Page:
There was a time when your average conservatory project could take up to six weeks to complete. This wasn’t due to the poor planning or construction materials that the 90s had to offer, nope. It was because I used to run with a bad crew. Back then, during what was to be the first recession I would have to work through, jobs were scarce. We had to make our dough building conservatories and extensions for old people who had all of the cash and nowhere else to spend it.
Whenever we scored marks like these, we always made sure to spend a good amount of time in the planning and consultation phase. Whilst never a bad idea to ensure that you’re getting exactly what the client wants, in today’s fast paced world, a week or so is the limit for this kind of job. We would like to stretch it to at least a fortnight, with multiple sessions that we would charge extra for – again, I’m not proud of this, but it was never my call to make.
The 90s were a time when conservatories were flying up left, right and centre. Of course they were never that hard to build, but we liked to make it seem like hard work. We’d ‘um and ah’ over glass density and angles until the day was over and we’d only laid two lines of brick. All so that, at the end of a total of 8 weeks, an old biddy would have somewhere to sit where she could feel the sun on her face (but not be chilled by the wind).
These days – things are a little different. The orangery has taken the idea the conservatory had twenty years ago and ran with it. Instead of rather formal greenhouse style affairs, we now have grand spaces with more brick, but still including a fully windowed roof. Now, if I had been with my old gang in the tough 90s, we would be rubbing our hands with glee at the amount of ‘preparation’ that we would need to undertake in order to get the job ‘just right’. However, if I even attempted to utilise those old methods now – my company would be out of business within the quarter.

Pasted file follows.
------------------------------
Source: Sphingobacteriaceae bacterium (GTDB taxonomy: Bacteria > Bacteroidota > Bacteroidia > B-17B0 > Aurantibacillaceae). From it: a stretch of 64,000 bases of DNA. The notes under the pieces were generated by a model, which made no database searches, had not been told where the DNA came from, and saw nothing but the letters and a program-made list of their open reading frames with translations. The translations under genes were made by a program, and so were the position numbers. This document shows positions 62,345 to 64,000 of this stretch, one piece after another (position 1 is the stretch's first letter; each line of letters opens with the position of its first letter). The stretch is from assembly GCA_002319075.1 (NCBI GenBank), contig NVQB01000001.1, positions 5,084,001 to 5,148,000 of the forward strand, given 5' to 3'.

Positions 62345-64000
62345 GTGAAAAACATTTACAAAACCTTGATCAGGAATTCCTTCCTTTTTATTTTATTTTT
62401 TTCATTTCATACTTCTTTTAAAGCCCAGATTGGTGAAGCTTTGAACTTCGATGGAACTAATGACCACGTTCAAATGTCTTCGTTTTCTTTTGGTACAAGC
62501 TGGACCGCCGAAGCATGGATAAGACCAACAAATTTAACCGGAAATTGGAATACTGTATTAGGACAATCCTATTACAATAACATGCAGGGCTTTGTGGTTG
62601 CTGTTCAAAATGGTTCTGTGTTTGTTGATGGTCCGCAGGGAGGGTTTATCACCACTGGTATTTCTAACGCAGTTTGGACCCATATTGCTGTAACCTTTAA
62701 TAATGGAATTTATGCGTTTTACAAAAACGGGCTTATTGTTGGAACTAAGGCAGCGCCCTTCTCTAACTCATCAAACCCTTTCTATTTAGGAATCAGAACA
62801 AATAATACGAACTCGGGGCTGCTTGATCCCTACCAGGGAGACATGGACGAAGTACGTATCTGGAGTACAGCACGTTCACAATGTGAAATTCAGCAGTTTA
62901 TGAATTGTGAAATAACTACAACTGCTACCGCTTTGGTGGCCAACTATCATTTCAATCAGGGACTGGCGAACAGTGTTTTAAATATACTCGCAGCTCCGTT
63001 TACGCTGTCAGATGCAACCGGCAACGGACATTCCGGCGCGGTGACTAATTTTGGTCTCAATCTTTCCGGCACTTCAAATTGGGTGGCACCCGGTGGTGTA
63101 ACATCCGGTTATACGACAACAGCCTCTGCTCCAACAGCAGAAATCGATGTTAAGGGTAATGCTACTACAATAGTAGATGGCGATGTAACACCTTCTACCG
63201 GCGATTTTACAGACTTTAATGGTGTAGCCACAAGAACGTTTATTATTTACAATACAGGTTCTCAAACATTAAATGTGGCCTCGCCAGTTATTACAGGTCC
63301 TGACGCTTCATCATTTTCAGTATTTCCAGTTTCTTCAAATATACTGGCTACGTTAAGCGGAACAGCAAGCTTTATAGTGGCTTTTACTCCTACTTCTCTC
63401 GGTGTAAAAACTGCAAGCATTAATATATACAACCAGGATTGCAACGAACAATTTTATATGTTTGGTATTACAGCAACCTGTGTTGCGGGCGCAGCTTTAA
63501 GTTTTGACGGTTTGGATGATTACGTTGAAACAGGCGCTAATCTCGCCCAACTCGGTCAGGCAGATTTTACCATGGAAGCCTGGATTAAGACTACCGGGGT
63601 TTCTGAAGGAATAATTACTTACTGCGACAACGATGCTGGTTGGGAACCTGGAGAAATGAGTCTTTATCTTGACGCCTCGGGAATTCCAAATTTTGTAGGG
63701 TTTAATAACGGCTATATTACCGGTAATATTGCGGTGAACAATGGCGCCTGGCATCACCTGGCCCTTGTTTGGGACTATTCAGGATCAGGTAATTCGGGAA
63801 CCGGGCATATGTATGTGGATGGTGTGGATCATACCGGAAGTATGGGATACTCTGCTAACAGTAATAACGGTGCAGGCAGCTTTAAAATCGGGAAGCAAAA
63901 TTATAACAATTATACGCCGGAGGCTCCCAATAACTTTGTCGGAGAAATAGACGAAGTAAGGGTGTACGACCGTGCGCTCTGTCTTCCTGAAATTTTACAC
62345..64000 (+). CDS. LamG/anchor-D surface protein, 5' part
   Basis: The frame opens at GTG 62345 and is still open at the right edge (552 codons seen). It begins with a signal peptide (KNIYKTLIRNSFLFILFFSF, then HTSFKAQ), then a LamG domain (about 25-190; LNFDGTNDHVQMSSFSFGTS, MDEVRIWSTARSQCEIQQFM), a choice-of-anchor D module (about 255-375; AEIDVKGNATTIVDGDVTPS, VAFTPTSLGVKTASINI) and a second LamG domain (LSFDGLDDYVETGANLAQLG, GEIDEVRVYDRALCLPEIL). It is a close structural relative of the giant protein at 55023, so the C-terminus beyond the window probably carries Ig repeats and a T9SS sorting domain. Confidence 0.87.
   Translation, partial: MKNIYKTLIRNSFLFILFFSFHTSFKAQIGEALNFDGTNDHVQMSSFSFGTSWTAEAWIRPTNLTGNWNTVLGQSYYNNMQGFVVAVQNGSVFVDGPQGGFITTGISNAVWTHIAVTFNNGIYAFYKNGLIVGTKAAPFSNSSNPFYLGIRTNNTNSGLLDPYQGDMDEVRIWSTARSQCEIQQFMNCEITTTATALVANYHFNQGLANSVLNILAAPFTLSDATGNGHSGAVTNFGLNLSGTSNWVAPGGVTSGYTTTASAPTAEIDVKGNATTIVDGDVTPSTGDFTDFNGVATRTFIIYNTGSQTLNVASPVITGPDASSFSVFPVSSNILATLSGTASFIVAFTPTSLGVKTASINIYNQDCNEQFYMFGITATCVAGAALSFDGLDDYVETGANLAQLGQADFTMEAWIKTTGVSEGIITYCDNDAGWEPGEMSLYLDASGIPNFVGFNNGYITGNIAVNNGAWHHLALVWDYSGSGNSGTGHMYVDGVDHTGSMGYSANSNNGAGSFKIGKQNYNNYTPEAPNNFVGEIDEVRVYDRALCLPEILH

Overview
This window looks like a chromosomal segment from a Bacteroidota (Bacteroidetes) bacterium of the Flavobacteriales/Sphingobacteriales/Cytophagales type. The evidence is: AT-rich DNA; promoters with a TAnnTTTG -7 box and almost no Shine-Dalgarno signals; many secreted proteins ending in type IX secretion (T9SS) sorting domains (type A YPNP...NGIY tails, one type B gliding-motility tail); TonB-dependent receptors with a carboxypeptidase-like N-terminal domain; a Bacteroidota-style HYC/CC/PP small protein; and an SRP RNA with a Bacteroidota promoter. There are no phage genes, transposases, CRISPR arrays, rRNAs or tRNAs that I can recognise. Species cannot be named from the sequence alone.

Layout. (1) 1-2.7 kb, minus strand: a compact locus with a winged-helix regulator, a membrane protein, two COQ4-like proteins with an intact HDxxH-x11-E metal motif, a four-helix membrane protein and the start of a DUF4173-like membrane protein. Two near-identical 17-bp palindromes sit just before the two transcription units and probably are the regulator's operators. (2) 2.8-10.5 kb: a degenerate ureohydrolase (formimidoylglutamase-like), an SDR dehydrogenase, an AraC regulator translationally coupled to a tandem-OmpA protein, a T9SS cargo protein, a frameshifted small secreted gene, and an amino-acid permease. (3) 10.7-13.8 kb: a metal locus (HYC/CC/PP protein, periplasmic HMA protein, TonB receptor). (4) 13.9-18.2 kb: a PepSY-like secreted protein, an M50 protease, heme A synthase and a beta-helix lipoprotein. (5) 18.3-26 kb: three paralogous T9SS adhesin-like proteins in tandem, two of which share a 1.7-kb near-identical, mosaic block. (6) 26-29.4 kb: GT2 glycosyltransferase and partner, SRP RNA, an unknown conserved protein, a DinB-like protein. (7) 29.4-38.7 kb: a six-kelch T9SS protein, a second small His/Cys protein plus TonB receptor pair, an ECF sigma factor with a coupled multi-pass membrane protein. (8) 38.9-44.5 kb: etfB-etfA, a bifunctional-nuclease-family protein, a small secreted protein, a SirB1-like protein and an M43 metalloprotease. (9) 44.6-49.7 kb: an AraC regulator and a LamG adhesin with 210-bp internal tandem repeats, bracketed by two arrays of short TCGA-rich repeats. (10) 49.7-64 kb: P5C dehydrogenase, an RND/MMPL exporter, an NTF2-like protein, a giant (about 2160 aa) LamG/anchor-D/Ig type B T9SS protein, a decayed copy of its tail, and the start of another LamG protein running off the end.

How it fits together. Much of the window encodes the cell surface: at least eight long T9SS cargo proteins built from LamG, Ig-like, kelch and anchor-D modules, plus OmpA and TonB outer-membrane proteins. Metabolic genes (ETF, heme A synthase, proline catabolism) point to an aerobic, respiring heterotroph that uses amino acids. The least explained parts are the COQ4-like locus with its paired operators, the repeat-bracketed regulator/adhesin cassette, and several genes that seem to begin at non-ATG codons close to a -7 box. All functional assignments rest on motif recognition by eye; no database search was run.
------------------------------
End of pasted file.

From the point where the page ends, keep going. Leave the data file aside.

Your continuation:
Your take home from this article? Take a trip up North and take a look at the Conservatories and Orangeries in Chester. These gorgeously styled extensions blend seamlessly with the rest of the house, are perfectly finished and go up in the amount of time it would take us to do our ‘planning’ in the 90s – a fortnight. They’re built with environmentally friendly materials and boast the kind of insulation that would put most window fitters to shame.
If you want to instil your outfit with an enthusiasm for sustainability that would rival my 90s crew’s aptitude for laziness, then take a road trip to Chester. The folks up there are lovely, and may even allow you to take a closer look at the fine handiwork of the crews up there. Have a pub lunch, go out on the town, and drive back down the next day. Your younger recruits will come away enthused about the possibilities of the jobs yet to be completed – and you’ll have had a night away from the wife. That’s what we in the building profession call: a win-win.